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Software architecture for systems of software intensive systems (S3): The concepts and detection of inter-system relationships

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Key to software architecture is the description of relationships between software components [10] supported by commonly understood semantic definitions [9][8]. However, the definitions do not adequately capture the inter-system level software relationships. This leaves software architects either unaware of critical relationships or, to 'roll their own' based on aggregations of code-level call/use structures. This leads to critical gaps in the architectural description and communication problems within distributed development environments - as poorly understood relationships can inadvertently propagate changes and break system interoperability [2]. The solution requires a description of new system level relationships and a new systematic, repeatable technique to detect both immediate and linked system level relationships. The solution will be developed through the mining of existing software ecosystems and industry systems of software intensive systems (S3) architectures. Validation will be performed through case studies from industry collaborations.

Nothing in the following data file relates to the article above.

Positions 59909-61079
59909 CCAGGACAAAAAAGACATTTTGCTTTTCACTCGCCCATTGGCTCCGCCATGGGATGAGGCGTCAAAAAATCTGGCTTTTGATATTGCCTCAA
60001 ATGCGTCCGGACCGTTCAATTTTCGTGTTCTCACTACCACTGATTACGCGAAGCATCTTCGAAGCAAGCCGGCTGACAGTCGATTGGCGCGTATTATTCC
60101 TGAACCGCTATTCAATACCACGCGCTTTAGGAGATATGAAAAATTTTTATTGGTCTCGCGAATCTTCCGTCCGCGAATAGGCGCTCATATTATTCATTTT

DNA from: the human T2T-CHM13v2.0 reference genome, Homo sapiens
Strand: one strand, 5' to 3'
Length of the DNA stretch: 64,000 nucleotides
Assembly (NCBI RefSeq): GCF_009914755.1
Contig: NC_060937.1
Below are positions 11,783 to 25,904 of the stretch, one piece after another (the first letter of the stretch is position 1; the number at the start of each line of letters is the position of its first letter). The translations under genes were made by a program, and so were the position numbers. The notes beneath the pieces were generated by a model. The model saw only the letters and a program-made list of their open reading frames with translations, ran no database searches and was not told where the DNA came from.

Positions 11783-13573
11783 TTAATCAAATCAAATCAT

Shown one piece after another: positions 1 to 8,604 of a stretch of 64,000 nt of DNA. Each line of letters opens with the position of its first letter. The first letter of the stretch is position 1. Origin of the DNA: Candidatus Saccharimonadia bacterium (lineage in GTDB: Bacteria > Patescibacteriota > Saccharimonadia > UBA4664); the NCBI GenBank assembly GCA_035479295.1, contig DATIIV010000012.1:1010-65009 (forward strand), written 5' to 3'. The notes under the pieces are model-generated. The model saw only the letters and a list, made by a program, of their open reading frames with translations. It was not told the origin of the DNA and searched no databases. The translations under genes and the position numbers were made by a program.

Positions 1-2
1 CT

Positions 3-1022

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ContextComplex software-intensive systems comprise many subsystems that are often based on heterogeneous technological platforms and managed by different organizational units. Multi product lines (MPLs) are an emerging area of research addressing variability management for such large-scale or ultra-large-scale systems. Despite the increasing number of publications addressing MPLs the research area is still quite fragmented.Objective The aims of this paper are thus to identify, describe, and classify existing approaches supporting MPLs and to increase the understanding of the underlying research issues. Furthermore, the paper aims at defining success-critical capabilities of infrastructures supporting MPLs.Method Using a systematic literature review we identify and analyze existing approaches and research issues regarding MPLs. Approaches described in the literature support capabilities needed to define and operate MPLs. We derive capabilities supporting MPLs from the results of the systematic literature review. We validate and refine these capabilities based on a survey among experts from academia and industry.ResultsThe paper discusses key research issues in MPLs and presents basic and advanced capabilities supporting MPLs. We also show examples from research approaches that demonstrate how these capabilities can be realized.Conclusions We conclude that approaches supporting MPLs need to consider both technical aspects like structuring large models and defining dependencies between product lines as well as organizational aspects such as distributed modeling and product derivation by multiple stakeholders. The identified capabilities can help to build, enhance, and evaluate MPL approaches.
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